Bunraku, is the Japanese art/craft of Puppet-making and Puppet theater. These are not hand puppets, but large figures on a stage manipulated by puppet-operators dressed in black in full view. The listener/watcher, when beginning to watch the story unfold, forgets that the puppet manipulators are there on stage. Many of the stories are based on mythologies and unique Japanese traditional story-telling from the Kabuki and Noh forms of art/craft.
Kihachirou Kawamoto 川本 喜八郎 was born in 1925 in Japan, and after becoming fascinated with puppet and doll-making and the bunraku tradition, studied with Jiri Trnka, the master pupper theater and stop-image movie maker of Czechoslovakia (now divided between Slovakia and the Czech Republic). Kihachirou Kawamoto is famous today, for designing puppets and puppet costumes for other Bunraku craftspeople and Bunraku movie makers. He specializes in short films and is famous for his exquisite puppets and using them in most of his works. The stories he tells in his films are told through the lens of passions and loss, grief and whimsy, commenting on today’s world in a Buddhist-like under-pinning of the emptiness of life. They are haunting, expressive, and unrelenting, yet at the same time, absurd – which is intentional.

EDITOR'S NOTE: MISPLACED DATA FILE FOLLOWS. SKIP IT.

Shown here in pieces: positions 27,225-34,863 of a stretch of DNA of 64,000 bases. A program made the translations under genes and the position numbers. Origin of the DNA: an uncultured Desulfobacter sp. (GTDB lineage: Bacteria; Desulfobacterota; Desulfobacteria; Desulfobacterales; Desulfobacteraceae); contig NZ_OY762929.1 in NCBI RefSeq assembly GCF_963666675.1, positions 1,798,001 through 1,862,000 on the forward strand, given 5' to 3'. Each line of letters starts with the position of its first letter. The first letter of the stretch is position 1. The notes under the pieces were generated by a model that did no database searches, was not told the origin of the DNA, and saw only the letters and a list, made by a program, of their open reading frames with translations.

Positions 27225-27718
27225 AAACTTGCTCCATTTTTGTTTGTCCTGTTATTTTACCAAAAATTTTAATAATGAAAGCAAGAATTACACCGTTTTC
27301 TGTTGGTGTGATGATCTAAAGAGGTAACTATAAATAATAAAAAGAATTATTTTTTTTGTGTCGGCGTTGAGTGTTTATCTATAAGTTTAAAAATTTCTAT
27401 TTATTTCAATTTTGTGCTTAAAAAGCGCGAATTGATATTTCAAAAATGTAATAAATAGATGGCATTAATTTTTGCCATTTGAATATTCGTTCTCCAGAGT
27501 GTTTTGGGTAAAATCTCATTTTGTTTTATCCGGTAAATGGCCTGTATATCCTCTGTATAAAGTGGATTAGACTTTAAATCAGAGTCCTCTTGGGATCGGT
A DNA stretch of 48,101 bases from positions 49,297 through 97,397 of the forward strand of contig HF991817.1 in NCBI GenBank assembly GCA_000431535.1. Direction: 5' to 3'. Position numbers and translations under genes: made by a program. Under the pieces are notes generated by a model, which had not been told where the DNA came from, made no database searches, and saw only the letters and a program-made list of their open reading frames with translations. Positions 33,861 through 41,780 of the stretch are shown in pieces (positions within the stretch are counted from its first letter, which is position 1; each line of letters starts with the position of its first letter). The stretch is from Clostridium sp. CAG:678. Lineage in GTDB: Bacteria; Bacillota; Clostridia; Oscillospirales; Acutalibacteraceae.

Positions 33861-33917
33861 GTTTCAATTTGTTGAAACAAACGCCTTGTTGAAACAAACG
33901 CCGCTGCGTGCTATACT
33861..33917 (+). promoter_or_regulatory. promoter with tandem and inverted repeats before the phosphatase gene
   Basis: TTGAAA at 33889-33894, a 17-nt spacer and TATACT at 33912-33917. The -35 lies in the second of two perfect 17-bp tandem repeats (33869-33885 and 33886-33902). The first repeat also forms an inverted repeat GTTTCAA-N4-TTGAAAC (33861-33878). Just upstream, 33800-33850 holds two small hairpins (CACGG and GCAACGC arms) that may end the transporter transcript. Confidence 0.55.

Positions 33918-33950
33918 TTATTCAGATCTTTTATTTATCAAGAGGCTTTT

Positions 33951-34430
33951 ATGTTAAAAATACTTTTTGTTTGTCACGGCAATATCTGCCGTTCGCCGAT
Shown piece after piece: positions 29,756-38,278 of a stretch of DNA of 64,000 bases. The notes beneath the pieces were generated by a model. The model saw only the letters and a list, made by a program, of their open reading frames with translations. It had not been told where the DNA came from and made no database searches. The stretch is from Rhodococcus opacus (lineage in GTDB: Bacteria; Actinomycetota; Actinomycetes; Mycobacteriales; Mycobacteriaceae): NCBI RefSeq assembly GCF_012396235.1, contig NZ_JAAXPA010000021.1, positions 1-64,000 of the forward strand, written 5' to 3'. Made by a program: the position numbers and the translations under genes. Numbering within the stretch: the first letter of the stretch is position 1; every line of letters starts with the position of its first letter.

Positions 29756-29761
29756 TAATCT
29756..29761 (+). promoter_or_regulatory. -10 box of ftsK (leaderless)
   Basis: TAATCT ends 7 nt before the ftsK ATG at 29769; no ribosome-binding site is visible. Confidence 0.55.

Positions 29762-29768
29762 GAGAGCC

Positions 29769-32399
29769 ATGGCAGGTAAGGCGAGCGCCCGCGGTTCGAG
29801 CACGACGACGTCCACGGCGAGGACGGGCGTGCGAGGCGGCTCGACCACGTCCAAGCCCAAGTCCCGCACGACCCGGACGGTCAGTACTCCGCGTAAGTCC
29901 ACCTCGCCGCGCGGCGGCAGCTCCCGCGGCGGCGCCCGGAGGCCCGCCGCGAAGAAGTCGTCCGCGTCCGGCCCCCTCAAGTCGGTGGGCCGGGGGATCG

The following video is of the story Kataku (House of Flame), made in 1979.